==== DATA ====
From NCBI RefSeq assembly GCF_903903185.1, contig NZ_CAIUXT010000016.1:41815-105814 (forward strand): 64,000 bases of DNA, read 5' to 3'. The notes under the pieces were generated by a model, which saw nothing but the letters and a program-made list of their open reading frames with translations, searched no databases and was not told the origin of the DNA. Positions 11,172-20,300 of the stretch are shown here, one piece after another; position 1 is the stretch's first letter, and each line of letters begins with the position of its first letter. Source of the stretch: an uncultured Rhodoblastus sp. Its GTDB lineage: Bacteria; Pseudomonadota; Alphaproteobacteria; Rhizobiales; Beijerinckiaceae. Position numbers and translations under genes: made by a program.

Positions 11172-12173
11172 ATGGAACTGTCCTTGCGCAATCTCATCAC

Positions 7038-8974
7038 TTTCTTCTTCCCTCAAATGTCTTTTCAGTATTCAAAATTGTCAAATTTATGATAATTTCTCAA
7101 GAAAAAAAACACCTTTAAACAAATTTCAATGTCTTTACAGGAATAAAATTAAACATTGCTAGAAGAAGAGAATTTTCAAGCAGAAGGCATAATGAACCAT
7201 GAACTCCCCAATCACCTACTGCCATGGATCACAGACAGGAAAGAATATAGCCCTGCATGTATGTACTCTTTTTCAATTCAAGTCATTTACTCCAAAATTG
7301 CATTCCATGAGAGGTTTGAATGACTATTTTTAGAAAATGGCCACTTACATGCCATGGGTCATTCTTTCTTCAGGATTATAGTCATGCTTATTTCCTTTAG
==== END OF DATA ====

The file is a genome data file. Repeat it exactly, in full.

From NCBI RefSeq assembly GCF_903903185.1, contig NZ_CAIUXT010000016.1:41815-105814 (forward strand): 64,000 bases of DNA, read 5' to 3'. The notes under the pieces were generated by a model, which saw nothing but the letters and a program-made list of their open reading frames with translations, searched no databases and was not told the origin of the DNA. Positions 11,172-20,300 of the stretch are shown here, one piece after another; position 1 is the stretch's first letter, and each line of letters begins with the position of its first letter. Source of the stretch: an uncultured Rhodoblastus sp. Its GTDB lineage: Bacteria; Pseudomonadota; Alphaproteobacteria; Rhizobiales; Beijerinckiaceae. Position numbers and translations under genes: made by a program.

Positions 11172-12173
11172 ATGGAACTGTCCTTGCGCAATCTCATCAC

Positions 7038-8974
7038 TTTCTTCTTCCCTCAAATGTCTTTTCAGTATTCAAAATTGTCAAATTTATGATAATTTCTCAA
7101 GAAAAAAAACACCTTTAAACAAATTTCAATGTCTTTACAGGAATAAAATTAAACATTGCTAGAAGAAGAGAATTTTCAAGCAGAAGGCATAATGAACCAT
7201 GAACTCCCCAATCACCTACTGCCATGGATCACAGACAGGAAAGAATATAGCCCTGCATGTATGTACTCTTTTTCAATTCAAGTCATTTACTCCAAAATTG
7301 CATTCCATGAGAGGTTTGAATGACTATTTTTAGAAAATGGCCACTTACATGCCATGGGTCATTCTTTCTTCAGGATTATAGTCATGCTTATTTCCTTTAG